Pokémon Sun & Moon

Gaming gamingnews news Reviews Saskia Slider
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I am incapable of rushing through Pokémon games. I have been playing for almost a week and I’m only on the second island. I really do have to ‘catch em all’ no matter how long it takes or how low the % chance of the specific Pokémon showing up in the area is! Which is why it’s also essential to have a friend who has the opposite game to you – then you can trade to get Sun or Moon specific Pokémon as well as Pokémon that come out at night while you’re playing during the day or visa versa (Pokémon Sun and Moon run 12 hours apart from each other).

When you first start up the game there is an almost painful amount of hand-holding as you are walked through the basics and introduced to a bunch of new characters. Don’t worry! It will soon be a distant memory as you really get into your Pokémon journey. I also realized the lengthy amount of ‘tutorial’ at the beginning is necessary for bringing a whole new generation of Pokémon lovers into the fold (some people have never played a Pokémon game before – crazy I know!), especially those who have jumped on the train thanks to the Pokémon Go hype.

As per usual, I agonized over my starter Pokémon choice. Rowlet, Litten or Popplio. I ended up choosing Rowlet due to a number of factors:

  1. Litten’s final evolution has a flame-throwing crotch move (too distracting :P)
  2. Popplio looks like a clown
  3. I’m a crazy bird lady

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Ok! Let’s talk deets!

For a very refreshing change, Sun and Moon takes place in an entirely new region that isn’t quite like anything we’ve seen in the Pokémon universe before –  The Alola Region. Made up of four islands (which I have only visited 2 of so far), and obviously based on Hawaii, the vibe is very different from the previous games. Professor Kukui is a great example of the totally laid-back Alolan atmosphere. Almost always shirtless, friendly and pretty hilarious, he’s a welcome change from the professors I’ve grown accustomed to in these games (there is also a whole bunch of fan art already floating around). Your ‘rival’ actually seems more keen to hang out and have a lol then actually win Pokémon battles and even the bad guys, Team Skull, are basically just puffed up teen goofballs. Sun & Moon wants to show you a good time and give you a decent laugh rather then awaken the dark, rabid, competitive streak that lies deep within you.

Ooo lala! Professor Kukui!

Ooo lala! Professor Kukui!

There are some significant and very welcome changes to the gameplay this time round! No longer are you training up for gym battle after gym battle to finally have a showdown with the elite four. In Sun & Moon it’s all about island trials (one main trial for each island which can be split into several smaller trials on one island). These can vary greatly in task and aren’t all focused on battles! I’ve only completed two so far and don’t really want to give much away about the gameplay specifics – you need to grab a copy yourself to find out! The new style means that the game story is less about powerful trainers and more about powerful Pokémon and the relationship between Pokémon and the island inhabitants.

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Another major change is the lack of HMs! They’re gone-skis! Don’t worry though! It’s actually an awesome change. I used to get sick of having to carry around Pokémon in my party purely for the useful HMs. Now you have access to all the classic HMs you need thanks to Poke Ride! So far I have only unlocked Tauros’ charge ability (Rock Smash), Lapras’ Paddle (Surf) and Stoutland’s Search (item finder), but it’s so much better having them as a separate function from my main Pokémon Party.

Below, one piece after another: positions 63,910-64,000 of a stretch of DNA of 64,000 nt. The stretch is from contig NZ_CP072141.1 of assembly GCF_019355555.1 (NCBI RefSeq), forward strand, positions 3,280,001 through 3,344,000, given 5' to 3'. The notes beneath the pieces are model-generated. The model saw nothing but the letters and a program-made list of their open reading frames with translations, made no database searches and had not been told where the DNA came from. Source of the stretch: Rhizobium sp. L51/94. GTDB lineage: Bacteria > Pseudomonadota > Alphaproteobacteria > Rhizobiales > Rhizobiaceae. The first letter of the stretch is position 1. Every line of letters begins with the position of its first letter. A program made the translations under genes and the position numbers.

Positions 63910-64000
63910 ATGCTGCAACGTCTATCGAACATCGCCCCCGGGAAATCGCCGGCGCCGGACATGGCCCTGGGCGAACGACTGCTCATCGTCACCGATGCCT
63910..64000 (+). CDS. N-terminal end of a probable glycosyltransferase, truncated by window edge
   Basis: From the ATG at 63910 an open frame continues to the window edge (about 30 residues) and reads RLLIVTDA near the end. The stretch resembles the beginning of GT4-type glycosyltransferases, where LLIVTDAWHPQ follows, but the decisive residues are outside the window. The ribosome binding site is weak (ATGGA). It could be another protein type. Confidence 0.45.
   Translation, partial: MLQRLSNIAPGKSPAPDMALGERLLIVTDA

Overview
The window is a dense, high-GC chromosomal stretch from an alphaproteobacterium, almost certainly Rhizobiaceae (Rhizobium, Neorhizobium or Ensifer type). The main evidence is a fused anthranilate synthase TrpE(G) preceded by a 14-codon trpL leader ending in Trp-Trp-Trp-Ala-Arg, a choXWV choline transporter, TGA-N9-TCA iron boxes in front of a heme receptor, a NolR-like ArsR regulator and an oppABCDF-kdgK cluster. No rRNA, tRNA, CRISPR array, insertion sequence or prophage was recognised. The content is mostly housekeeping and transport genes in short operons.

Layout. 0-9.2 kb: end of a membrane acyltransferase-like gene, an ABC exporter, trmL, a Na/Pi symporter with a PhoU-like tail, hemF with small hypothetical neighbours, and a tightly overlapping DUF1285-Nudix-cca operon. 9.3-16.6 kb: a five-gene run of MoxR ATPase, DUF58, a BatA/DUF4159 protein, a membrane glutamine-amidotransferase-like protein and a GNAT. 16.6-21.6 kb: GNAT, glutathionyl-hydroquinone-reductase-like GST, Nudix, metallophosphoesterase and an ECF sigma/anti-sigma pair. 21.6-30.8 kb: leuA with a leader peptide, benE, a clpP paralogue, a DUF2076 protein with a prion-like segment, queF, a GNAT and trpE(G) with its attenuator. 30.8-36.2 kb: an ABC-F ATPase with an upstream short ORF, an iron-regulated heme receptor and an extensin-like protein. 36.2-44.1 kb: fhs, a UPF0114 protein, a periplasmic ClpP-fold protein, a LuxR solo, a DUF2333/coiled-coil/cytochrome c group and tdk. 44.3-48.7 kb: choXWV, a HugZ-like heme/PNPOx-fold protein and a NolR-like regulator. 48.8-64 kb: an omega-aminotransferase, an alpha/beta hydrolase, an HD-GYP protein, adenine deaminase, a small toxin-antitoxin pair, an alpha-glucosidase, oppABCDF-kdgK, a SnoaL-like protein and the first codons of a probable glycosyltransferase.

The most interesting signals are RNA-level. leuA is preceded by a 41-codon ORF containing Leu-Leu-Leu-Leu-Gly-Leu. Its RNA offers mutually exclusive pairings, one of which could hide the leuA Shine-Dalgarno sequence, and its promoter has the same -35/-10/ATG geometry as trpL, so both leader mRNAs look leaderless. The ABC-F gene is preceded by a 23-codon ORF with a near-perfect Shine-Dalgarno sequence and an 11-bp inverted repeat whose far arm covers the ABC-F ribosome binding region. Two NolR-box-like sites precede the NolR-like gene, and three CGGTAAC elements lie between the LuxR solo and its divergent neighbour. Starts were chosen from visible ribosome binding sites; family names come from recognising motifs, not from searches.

Z-moves are another new feature introduced in Sun & Moon. I haven’t used them much yet because I only have the Z-crystals for Normal and Water moves – none of which really feature in my party at this stage. Basically each time you defeat a trial captain they will hand over Z-crystals to equip your Pokémon with. These enable the Z-Moves which are basically powered up moves based on the ‘type’ of crystal (normal, water, fire etc). As I haven’t played around with them much at this point I’m not 100% sure they’re a necessary addition…but will let you know when I’ve got some thoughts on them!

Battles have changed in a couple of significant ways. Wild Pokémon can now ‘call for help’, which can be extremely irritating. Basically this means that while you’re battling them, on top of their usual move turn, they can now call for help and it’s very likely another Pokémon of the same kind or even it’s evolved form might show up to the party. This can happen unlimited times and you can’t catch a Pokémon while you’re facing more than one. I have been stuck in so many endless battles where I knock out one Pokémon only to have the remaining one I’m about to catch successfully call for help in the same breath and an endless cycle develop. It can be…frustrating. Yes. Let’s go with frustrating. A welcome change for people with terrible memories like me is that now when you’re battling a Pokémon you’ve battled before, under each move it tells you whether they’re “super effective”, “effective”, “not very effective” to help you work out which Types work best against each other!

Pokémon Sun & Moon manages to create a new kind of Pokémon experience while still staying true to the essence of the classic games. It will awaken a new passion for Pokémon in those of us who have started to grow tired of the same formula being re-hashed time and time again and attract a brand new audience who have a bright Pokemon future ahead of them. Basically I love this game so far. I love it a lot.

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